A set of RNA samples for control and each chemical, comprised of three biological samples, was not pooled (i.e. total of 9 samples were prepared for total RNA preparation; three for control; three for Cd; three for BaP). Total RNA was extracted using TRIzol™ Reagent (Molecular Research Center, Inc., Cincinnati, OH, USA) according to the manufacturer’s instructions. DNA digestion was performed using DNase I (Sigma Aldrich, St Louis, MO, USA). Total RNA quantity (a NanoDrop® ND-8000 Spectrophotometer, Thermo Scientific, Wilmington, DE, USA) and quality by A230/260 and A260/280 ratios (Agilent 2100 Bioanalyzer, Agilent, Böblingen, Germany) were analyzed. Samples with RNA integrity number (> 7.5) were used for library preparation. Nine libraries were prepared using Tureseq™ stranded mRNA library prep Kit (Illumina, San Diego, CA, USA) at DNA link Inc. (Seoul, South Korea). Briefly, mRNA for each sample was purified and fragmented from total RNA (1 μg) by two rounds of purification using poly-T oligo-attached magnetic beads. Cleaved RNA fragments primed with random hexamers were reverse transcribed into first strand cDNA using reverse transcriptase, random primers, dUTP in place of dTTP. The products were purified and enriched with PCR to create the final strand specific cDNA library. The quality of amplified libraries was verified by capillary electrophoresis (Bioanalyzer, Agilent). After QPCR using SYBR Green PCR Master Mix (Applied Biosystems, Foster City, CA, USA), libraries that were index-tagged within a pool were combined in equimolar amounts. Cluster generation occurred in the flow cell of the cBot automated cluster generation system (Illumina). Finally, nine libraries of the three groups (i.e. control, Cd exposure, BaP exposure) were subjected to Illumina RNA sequencing (Additional file 1: Table S1). The sequenced D. celebensis cDNA libraries from each individual produced a large number of reads, at 56 to 78 million per library. The flow cell loaded on HIseq 2500 sequencing system (Illumina), performed sequencing with 2 × 100 bp read length. We trimmed the index and adaptor sequences using Trimmomatic [19] and removed low-quality reads using the FASTX toolkit [20] with the parameters set at -t, 20; −l, 70; and -Q, 33.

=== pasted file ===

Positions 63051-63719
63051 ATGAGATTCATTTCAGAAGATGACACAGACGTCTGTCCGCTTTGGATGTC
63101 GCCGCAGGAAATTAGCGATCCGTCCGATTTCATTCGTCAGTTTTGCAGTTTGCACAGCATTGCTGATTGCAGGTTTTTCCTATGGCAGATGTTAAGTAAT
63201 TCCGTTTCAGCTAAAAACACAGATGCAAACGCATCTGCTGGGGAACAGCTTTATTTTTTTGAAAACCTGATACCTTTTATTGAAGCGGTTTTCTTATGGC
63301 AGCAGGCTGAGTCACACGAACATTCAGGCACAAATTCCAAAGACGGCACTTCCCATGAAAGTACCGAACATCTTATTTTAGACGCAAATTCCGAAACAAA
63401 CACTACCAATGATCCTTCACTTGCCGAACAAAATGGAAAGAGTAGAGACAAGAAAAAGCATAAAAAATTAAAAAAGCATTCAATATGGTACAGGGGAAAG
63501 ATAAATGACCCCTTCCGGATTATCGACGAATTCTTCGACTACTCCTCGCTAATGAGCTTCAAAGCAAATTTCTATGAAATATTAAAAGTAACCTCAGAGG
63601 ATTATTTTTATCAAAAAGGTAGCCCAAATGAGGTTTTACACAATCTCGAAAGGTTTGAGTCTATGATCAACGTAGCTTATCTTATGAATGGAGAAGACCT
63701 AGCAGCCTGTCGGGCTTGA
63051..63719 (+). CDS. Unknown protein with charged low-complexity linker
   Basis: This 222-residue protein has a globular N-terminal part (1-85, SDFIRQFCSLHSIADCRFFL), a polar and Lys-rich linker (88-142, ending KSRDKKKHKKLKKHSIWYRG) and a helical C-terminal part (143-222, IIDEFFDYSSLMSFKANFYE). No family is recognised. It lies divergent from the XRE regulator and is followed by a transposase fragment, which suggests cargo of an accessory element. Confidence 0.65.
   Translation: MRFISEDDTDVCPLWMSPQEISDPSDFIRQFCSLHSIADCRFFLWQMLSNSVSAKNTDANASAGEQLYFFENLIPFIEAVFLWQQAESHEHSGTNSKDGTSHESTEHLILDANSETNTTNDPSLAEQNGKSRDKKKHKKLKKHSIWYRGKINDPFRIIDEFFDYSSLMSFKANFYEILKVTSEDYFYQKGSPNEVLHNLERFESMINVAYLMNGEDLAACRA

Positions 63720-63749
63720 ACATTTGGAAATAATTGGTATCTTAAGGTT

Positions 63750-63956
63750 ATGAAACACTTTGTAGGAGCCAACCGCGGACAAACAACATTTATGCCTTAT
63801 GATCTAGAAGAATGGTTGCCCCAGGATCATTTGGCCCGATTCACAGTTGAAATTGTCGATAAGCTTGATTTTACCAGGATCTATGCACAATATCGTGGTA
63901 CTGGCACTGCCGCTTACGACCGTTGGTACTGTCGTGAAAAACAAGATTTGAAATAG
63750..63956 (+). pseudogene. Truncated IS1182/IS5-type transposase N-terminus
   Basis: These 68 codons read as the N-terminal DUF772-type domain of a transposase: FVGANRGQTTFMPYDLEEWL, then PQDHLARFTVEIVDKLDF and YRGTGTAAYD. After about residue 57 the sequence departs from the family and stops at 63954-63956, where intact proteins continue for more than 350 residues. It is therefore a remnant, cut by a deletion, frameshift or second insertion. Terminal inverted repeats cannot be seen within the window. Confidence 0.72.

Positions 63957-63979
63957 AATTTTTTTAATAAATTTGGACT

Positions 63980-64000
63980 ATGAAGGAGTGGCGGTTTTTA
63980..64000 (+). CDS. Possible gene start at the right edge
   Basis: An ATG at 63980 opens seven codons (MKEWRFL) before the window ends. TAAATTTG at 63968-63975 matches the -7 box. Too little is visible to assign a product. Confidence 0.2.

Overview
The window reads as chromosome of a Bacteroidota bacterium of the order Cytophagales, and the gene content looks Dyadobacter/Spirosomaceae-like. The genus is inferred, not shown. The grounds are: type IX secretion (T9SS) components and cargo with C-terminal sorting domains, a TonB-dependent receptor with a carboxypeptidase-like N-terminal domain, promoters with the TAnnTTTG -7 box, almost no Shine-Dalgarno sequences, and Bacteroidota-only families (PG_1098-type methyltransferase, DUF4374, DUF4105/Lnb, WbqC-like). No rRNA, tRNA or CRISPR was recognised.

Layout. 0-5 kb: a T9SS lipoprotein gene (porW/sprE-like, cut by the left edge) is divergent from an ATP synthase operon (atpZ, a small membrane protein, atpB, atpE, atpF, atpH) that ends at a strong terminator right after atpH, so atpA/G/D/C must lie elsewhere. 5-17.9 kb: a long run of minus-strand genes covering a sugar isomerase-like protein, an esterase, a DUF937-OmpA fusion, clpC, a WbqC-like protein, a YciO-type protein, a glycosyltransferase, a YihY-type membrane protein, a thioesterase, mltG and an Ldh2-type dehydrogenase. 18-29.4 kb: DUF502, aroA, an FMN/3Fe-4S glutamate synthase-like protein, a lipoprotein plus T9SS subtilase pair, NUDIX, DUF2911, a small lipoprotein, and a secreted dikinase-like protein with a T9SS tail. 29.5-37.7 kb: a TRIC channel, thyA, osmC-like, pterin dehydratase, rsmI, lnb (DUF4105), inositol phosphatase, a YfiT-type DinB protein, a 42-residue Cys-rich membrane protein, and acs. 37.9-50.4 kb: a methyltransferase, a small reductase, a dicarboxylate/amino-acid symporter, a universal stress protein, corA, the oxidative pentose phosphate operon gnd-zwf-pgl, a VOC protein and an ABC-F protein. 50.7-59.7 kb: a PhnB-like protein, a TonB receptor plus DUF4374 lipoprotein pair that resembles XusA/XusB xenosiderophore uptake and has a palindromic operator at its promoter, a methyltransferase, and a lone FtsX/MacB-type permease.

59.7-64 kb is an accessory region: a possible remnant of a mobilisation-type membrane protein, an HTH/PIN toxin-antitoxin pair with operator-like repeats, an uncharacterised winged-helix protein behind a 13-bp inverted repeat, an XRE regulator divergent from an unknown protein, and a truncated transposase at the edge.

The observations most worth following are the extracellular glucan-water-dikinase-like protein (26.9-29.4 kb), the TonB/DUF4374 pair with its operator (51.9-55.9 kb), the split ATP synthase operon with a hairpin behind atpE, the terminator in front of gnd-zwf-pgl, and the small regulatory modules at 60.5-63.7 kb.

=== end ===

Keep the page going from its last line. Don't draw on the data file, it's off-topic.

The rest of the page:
De novo assembly and gene expression analysis

We assembled 99.6 Mbp (49% GC content) from nine libraries and removed low-quality reads (average quality score < 10), adapters, linkers, and PCR primers via quality filtering. For de novo transcriptome assembly, strand-specific mRNA reads from all nine samples were added to Trinity (https://github.com/trinityrnaseq/trinityrnaseq/wiki) as input to create a transcriptome. These assembled reads in FASTA format were added to CD-HIT-EST (http://weizhongli-lab.org/cd-hit) to remove redundant reads. Total trinity transcripts were 102,897 with an average length of 968 bp and an N50 length of 1883 bp (Additional file 1: Table S2). Finally, functional annotation of transcriptome was performed via Trinotate (https://trinotate.github.io) which includes a number of different methods such as BLASTX, BLASTP, HMMER, SignalP, TMHMM and RNAMMER. After removing redundant transcripts, total annotated transcripts were 98,458. For differentially expressed isoforms (DEI) analysis, abundance for each sample was estimated by Kallisto (https://pachterlab.github.io/kallisto) (Additional file 1: Table S3). To detect DEIs between sample 1 (control) and 2 (case), EdgeR (https://bioconductor.org/packages/release/bioc/html/edgeR.html) was performed, and three filtering processes were applied. Firstly, > 2 fold change was calculated and genes belonging to the following range were selected: Up-regulated: log2[case]-log2[control] > log2(2) =1; Downregulated: log2[case]-log2[control] < log2(1/2) = − 1. Secondly, genes with p value below 0.05 were selected. Lastly, genes less than 0.05 < FDR were filtered.

Transcriptome annotation

Gene Ontology (GO) and Kyoto Encyclopedia of Genes and Genomes (KEGG) pathway analyses of all contigs were performed using Blast2GO sequence annotation tool (ver. 4.0) [21]. The specific GO composition of each category is presented as a Level 2 percentage. After aligning the contigs, we analyzed three principal categories (biological processes, cellular components, and molecular function) using default parameters. BLAST search and functional domain annotation by InterProScan of Blast2GO software package assigned 2194 contigs to at least one GO term (Additional file 1: Table S4). Finally, the assembled data was arranged in terms of read length, gene annotation, GenBank number, E-value, species, and species accession number. We calculated mRNA expression levels using reads per kilobase of transcriptome per million mapped reads (RPKM) method [22].

Results and discussion